I have two daughters, Lexi (6) and Halle (2). My brother has two sons, Braiden (5) and Nate (2). Our kids are best friends who spend a ton of time together. And as great as they get along, they really couldn’t come from two more different houses.
When my brother walks into our house he compares it to walking into a library with our girls quietly coloring, crafting, or playing with their dress-up trunk. Which, as he’ll happily state, is very different from his house which is often filled with the sounds of two boys and one “big boy” wrestling, chasing, running, and slamming.
So when my brother and his wife decided to sign up their oldest son, Braiden, for piano lessons they were concerned music wouldn’t “speak his language”. Of course, I knew they had nothing to worry about because we’ve dealt with hundreds of rambunctious boys (and girls) over the years and had a ton of success all thanks to the following 7 principles.
How To Make Piano Lessons Speak Braiden’s Language
1. Get Him Off the Bench
Point number one should come as no surprise, but for those of you who are new to teaching boys… make piano lessons active. Regardless of gender, little piano kids cannot sit happily at a piano bench for 30 or 45 minutes. The shy and polite ones may pretend to be happy, but in their heads they checked-out a long time ago. Get those kiddos off the bench and having a blast!
2. Begin with an Anecdote
Braiden loves interesting, funny, startling, gross and, of course, true stories. That’s why we make sure his piano teacher shares funny little stories about the piano and the music he is learning. Sometimes he hears about Mozart playing with his nose, other times he hears about a thief who was arrested after stopping to play a tune mid-robbery. Every little anecdote helps to keep his interest so the learning can continue.
3. Be Competitive… But Not With Others
Braiden loves a challenge… in particular practice incentives. Give him a goal with a reward and he’s all over it. But do not make challenges social. Like myself when I was his age, challenges against other students get him all stressed out and I don’t blame him one bit! The pressure to compete and win gets in the way of learning and having fun.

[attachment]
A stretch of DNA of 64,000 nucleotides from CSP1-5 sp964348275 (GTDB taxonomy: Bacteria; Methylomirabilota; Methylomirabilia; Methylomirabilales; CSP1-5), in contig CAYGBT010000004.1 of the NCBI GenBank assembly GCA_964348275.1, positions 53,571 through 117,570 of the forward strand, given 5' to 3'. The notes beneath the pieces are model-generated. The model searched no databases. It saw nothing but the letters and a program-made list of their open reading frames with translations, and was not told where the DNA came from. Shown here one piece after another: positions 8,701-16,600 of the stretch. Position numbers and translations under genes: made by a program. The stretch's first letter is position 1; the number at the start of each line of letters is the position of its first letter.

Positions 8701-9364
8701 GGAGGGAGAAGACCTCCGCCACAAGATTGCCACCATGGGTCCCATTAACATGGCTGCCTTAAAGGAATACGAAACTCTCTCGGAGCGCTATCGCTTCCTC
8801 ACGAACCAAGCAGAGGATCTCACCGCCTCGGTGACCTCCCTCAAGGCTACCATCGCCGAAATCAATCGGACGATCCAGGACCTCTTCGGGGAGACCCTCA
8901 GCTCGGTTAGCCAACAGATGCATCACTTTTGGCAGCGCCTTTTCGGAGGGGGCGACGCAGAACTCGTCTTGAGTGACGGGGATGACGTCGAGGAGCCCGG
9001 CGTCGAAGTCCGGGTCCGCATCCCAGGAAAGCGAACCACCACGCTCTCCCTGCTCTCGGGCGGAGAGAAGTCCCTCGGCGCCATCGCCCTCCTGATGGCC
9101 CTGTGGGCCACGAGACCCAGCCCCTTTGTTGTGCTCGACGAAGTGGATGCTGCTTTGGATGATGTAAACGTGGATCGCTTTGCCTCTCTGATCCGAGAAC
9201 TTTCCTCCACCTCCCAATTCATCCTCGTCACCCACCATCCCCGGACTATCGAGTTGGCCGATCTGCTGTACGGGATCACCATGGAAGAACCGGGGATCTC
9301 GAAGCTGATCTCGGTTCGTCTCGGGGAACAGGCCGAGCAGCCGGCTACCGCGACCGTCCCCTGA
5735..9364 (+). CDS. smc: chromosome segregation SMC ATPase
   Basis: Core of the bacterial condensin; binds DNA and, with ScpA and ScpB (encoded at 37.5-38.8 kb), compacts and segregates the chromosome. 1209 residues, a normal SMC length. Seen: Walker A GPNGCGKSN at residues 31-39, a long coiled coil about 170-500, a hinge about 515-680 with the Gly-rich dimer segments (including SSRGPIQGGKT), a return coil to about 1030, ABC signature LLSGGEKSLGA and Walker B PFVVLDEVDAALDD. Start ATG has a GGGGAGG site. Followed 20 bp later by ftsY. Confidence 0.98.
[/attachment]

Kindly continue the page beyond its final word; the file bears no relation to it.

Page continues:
4. Give Him a Purpose
When piano lessons are competing with soccer, hockey, dirt bikes, and tonka trucks, playing for simple enjoyment just won’t hack it all of the time. Piano lessons are fun… and then hard… and then fun again. The pure act of learning piano will not be enjoyable 100 percent of the time. So to get kids through the “hard times” it is important that they always have a purpose… be it an upcoming recital, a practice incentive, or a family concert.
5. Incorporate Technology
Want to see Braiden’s face light up? Bring out the iPad when he walks through the studio door. Computer-based apps and activities turn piano lessons into an instant game, and who doesn’t love a little bit of gaming every once in a while!
6. Provide Role Models
It is important that kids see what they can become. Piano lessons become much more relevant for Braiden when he is able to play lead sheets from popular artists that are “cool”. He’ll come to appreciate the cool factor of Beethoven and Mozart one day but for now it is simply easier to inspire him with Youtube videos of The Piano Guys.
7. Focus On Action
It is tough for young piano kids to connect emotionally to a piece of music. That is why, for students like Braiden, piano pieces with a bit of a story line or clear actions are always his favorite; it is simply easier for him to relate. Don’t avoid emotional pieces altogether, but be sure to intersperse them with some car chases and popcorn.
Piano Resources For Boys
Our comic-based piano series, The Adventures of Fearless Fortissimo is great for active piano students. If you have a young student who needs that “something special” to get inspired be sure to check out what this series has to offer.